Academic integrity is a serious issue at Santa Clara University and as an SCU student you are expected to respect the scholarship and ideas of others. If you are thought to have cheated or plagiarized, you will be subject to judicial review and possible penalties. For international students, these penalties may jeopardize immigration status and may result in students being required to depart SCU and the US.
You should refer to the student handbook for more information.
At Santa Clara University, all members of the university community are expected to be honest in their academic endeavors. Any form of academic dishonesty or any acts deemed to be dishonest in an academic context are subject to academic and judicial action. The entire Academic Integrity Policy can be viewed online on the website of the Office of Student Life.
Two of the most common forms of academic dishonesty that international students encounter are plagiarism and cheating. These often occur as a result of cultural differences that shape these concepts.
What is plagiarism?
In the US, original ideas, knowledge and words are thought to be owned by the individual who created them. This means that if you choose to reproduce someone’s original ideas, knowledge or words in your academic work, you must give them credit by citing them in your work. Many international students have difficulty avoiding plagiarism because the educational system in their home countries values memorization and repetition of information in academic writing and exams. In the US, doing so without properly citing the source of the information is considered plagiarism and is in violation of Santa Clara University’s Academic Integrity Policy. Sometimes defining plagiarism can be very difficult. More information about avoiding plagiarism and how to properly cite information in your academic work can be found at Purdue University’s Online Writing Lab.
What is cheating?
Santa Clara University is a university at which integrity and honesty is both valued and expected. SCU has a zero-tolerance policy for cheating. In the U.S., cheating can refer to many practices.
It most often refers to using unauthorized assistance or sources in academic work such as an exam or paper. This includes using the work of your fellow classmates or allowing someone else to use your work.
For many international students who come from cultures where a more collectivistic mindset is valued and individualism and competition are discouraged, this can be a difficult concept to understand. In a more individualistic, learner- centered academic culture students are encouraged to express their own opinions free of the influence of others, including their friends and classmates.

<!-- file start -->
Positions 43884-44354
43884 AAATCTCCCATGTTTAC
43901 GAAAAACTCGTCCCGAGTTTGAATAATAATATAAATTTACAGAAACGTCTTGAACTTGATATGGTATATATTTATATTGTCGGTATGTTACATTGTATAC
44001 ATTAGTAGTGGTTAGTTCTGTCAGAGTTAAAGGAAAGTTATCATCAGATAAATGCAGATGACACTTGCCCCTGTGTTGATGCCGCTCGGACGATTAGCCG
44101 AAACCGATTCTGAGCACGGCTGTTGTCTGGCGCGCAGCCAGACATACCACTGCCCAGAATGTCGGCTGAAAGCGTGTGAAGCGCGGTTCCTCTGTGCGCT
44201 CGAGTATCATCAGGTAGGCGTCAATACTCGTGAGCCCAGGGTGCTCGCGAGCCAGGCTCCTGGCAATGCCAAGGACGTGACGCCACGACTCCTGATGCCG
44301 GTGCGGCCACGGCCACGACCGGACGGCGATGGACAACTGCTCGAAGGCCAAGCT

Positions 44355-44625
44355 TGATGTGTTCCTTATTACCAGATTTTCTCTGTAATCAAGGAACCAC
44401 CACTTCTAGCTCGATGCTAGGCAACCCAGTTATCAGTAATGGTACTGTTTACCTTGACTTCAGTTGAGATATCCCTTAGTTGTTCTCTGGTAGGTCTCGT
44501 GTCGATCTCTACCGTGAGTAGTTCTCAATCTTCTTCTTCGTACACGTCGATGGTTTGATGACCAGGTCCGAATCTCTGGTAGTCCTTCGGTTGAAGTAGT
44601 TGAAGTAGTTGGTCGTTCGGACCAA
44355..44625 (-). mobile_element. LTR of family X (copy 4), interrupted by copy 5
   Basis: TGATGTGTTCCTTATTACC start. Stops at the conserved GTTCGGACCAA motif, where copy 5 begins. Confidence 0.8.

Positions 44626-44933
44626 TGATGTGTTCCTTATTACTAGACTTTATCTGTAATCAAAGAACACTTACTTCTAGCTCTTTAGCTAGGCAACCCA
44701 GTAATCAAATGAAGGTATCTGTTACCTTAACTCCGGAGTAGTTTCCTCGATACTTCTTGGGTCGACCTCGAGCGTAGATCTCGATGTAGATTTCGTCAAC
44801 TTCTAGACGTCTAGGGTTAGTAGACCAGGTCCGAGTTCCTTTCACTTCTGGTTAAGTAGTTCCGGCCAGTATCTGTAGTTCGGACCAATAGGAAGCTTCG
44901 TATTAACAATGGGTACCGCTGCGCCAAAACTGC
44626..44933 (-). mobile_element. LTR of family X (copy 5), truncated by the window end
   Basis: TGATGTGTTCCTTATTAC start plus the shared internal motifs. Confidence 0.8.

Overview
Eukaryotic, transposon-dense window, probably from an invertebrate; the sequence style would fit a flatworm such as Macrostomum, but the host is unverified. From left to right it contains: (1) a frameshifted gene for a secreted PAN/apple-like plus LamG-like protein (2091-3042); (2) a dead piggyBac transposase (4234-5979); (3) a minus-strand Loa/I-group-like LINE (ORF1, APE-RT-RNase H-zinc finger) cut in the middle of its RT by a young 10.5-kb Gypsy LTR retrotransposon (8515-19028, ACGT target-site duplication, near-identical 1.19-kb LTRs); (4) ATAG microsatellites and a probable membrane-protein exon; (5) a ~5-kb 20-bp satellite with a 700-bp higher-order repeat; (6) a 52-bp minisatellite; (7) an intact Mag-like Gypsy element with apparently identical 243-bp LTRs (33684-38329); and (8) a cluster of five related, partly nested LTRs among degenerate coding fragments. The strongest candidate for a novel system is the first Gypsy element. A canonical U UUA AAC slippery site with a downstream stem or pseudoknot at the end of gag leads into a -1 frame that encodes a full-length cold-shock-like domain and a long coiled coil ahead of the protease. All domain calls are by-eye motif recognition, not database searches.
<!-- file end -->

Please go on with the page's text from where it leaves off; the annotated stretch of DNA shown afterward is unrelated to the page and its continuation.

What are some strategies to help me avoid breaking the rules?
Read ahead -
At the beginning of the course, you will be given a syllabus with the readings for the quarter. Take time at the beginning of the quarter to familiarize yourself with the readings before the day that they are due. Doing so will give you a chance to become familiar with not only the style of writing that is used in your subject but also the specialized vocabulary you will encounter.
Don’t be afraid to ask your professors or even fellow classmates for help with your writing. They will be willing to look at your writing and offer feedback and suggestions.
As the expression goes, practice makes perfect. Take the time to practice your writing and you will notice an improvement. Don’t be afraid to make mistakes but make sure you learn from them.
What are some on-campus resources for help?
Santa Clara University Writing Center or the HUB is home to a wealth of resources for students to improve their writing. Students can take advantage of the HUB’s free peer tutoring service as well as various workshops throughout each quarter.
Specifically, the HUB’s English for Academic Achievement Workshop is designed for students whose native language is not English and is geared towards improving the skills necessary to excel academically.
The University Library – Learning Commons – is a great place to study, conduct research, or just socialize. We have state-of-the-art computers, group study rooms equipped with projectors, an outstanding book and journal collection, printers, copiers, scanners, a café, and much more. The librarians are friendly and eager to help you. You can access library resources online. You can also communicate with librarians by chat, text, or email. Check out the Library Guide for International Students for more info.
US immigration regulations are complex and change frequently. The University strives to maintain a website that is both current and helpful, however, Santa Clara University is not responsible for students maintaining lawful immigration status; this is the responsibility of the student. Further, resources and links do not constitute endorsement by Santa Clara University.